What Is Reality

This gallery is designed to call into question what is real and what is not. It is also meant to force the viewer to consider how the process of viewing is done. The initial impressions of the works are likely to be changed when the viewer examines the works more closely and for a longer period of time. Reality is not always as it first appears. Several works elaborate on the idea of perspective and how the process of viewing the world is done. The reality that we see, or think we see, is unique to each individual and can be changed with time and perspective.

The first piece is a work in hyperrealistic painting. At first glance, one might think that it is a photograph, but the artist is so talented that she has fooled the viewer in to believing that reality can be expressed in full detail by paint and brush.
This is another selection that fools the observer into a false version of reality. Photographs are known to be the truth, while painting are considered to be more subjective. The painting depicts a false reality. Great time and care was taken to create this work. Similar care is exhibited in the link to the video.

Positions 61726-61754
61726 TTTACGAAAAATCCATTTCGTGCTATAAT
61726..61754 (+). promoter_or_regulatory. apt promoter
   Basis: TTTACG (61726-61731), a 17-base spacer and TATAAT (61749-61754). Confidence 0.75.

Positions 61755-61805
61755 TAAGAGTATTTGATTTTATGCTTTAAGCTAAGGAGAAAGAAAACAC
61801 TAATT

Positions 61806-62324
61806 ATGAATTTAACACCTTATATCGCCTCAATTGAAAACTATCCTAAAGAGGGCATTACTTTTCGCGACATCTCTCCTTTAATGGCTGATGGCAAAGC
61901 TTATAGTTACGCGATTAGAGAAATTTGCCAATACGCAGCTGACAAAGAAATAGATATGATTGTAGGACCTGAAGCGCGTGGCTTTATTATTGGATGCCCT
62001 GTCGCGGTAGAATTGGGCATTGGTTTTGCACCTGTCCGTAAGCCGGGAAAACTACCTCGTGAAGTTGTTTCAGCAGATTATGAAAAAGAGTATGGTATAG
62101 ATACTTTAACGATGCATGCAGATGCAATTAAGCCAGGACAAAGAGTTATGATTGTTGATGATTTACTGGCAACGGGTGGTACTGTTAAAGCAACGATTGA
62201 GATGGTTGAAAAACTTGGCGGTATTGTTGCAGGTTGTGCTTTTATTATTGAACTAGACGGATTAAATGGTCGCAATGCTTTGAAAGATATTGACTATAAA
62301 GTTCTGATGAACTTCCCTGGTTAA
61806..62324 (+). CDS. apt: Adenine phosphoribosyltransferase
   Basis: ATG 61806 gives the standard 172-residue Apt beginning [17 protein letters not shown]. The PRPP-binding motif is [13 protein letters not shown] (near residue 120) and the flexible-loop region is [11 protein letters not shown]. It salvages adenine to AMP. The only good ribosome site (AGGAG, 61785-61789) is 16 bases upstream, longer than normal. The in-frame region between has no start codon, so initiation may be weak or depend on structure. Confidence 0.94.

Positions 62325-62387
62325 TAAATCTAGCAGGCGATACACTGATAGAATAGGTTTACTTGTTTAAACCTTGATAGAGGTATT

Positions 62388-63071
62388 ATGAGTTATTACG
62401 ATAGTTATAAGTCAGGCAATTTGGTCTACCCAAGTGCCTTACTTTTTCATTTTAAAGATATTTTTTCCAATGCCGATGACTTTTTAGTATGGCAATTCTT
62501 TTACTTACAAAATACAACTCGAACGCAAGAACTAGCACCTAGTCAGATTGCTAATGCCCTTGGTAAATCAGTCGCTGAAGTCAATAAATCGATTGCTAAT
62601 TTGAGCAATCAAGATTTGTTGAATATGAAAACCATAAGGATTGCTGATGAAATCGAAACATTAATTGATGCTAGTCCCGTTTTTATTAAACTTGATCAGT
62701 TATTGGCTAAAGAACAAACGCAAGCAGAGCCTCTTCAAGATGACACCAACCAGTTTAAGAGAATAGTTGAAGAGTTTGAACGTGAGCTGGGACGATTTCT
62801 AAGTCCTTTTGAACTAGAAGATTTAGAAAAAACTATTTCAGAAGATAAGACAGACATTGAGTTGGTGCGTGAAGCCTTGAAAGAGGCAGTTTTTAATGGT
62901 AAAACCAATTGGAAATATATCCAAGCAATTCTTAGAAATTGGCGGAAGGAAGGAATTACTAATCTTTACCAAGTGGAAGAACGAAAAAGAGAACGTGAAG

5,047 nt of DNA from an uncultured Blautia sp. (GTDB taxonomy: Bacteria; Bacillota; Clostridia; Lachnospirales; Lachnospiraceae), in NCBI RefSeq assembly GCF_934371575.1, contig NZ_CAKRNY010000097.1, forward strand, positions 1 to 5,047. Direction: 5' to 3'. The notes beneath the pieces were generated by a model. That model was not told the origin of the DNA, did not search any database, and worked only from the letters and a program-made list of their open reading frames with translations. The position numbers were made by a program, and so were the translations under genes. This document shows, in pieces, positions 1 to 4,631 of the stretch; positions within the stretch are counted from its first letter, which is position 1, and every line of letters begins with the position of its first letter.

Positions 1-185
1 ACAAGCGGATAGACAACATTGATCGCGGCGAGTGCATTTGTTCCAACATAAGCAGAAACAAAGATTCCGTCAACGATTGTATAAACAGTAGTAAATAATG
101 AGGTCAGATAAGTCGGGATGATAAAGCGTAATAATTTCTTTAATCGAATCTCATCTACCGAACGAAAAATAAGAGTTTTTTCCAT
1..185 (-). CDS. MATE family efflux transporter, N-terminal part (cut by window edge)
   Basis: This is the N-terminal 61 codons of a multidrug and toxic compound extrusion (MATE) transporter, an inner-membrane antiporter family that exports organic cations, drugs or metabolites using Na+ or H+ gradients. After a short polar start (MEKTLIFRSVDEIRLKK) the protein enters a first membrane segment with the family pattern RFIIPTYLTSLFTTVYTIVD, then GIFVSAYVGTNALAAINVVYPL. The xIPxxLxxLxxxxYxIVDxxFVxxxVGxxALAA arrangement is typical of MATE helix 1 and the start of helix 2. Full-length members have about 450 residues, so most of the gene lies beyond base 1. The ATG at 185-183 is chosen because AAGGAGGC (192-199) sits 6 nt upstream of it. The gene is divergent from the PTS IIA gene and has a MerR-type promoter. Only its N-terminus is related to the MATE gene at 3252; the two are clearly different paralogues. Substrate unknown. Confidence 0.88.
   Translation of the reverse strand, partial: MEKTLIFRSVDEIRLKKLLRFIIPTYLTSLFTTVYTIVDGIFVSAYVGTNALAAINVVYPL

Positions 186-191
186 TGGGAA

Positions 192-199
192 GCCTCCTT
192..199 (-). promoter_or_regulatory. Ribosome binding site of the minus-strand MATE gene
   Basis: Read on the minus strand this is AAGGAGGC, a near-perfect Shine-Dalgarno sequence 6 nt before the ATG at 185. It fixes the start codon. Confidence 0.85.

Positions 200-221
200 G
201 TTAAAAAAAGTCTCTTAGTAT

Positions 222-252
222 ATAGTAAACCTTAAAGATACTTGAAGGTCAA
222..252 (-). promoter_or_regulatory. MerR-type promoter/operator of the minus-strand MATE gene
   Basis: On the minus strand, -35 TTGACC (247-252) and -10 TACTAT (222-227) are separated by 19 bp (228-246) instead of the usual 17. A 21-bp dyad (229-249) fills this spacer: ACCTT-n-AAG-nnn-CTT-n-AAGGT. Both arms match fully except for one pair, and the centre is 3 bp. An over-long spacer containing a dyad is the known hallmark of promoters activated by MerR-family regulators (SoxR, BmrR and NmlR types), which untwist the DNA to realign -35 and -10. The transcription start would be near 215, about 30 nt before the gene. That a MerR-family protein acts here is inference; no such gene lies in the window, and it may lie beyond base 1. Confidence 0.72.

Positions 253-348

This painting is shows contrast to the other works. Instead of stating reality can be expressed as a realistic representation, it applies the perspective that reality is about interpretation and emotion.
The most know types of 2D art consist of portraits, landscapes and still life. These three have evolved as the Western art has evolved. This hyperrealistic work fools the observer in the same way as the previous works, but does it with other recognizable subject matter relating to the evolution of Western art.
This hyperrealistic landscape represents the history of Western art in the Baroque time period, where landscapes first started to appear as self standing works.
This work deals with the idea of viewing itself. It is an odd perspective of a lake that would be seen if you could see 360 degrees at once. We humans can see less than 180 degrees at once. Are we really getting the full perspective that we think we are?
Another image of a lake, calling into question our perspective. This work brings memories of another artist named MC Escher who also questioned reality and perspective. The first image on the liked page shows how Escher questioned reality in a similar manner. www.2ndfirstlook.com/2010/10/mc-escher.html
This work questions our understanding of the physical space in which we live. Do we really understand how the physical world works? The linked video suggests that we do not.
Credits: All media
This user gallery has been created by an independent third party and may not always represent the views of the institutions, listed below, who have supplied the content.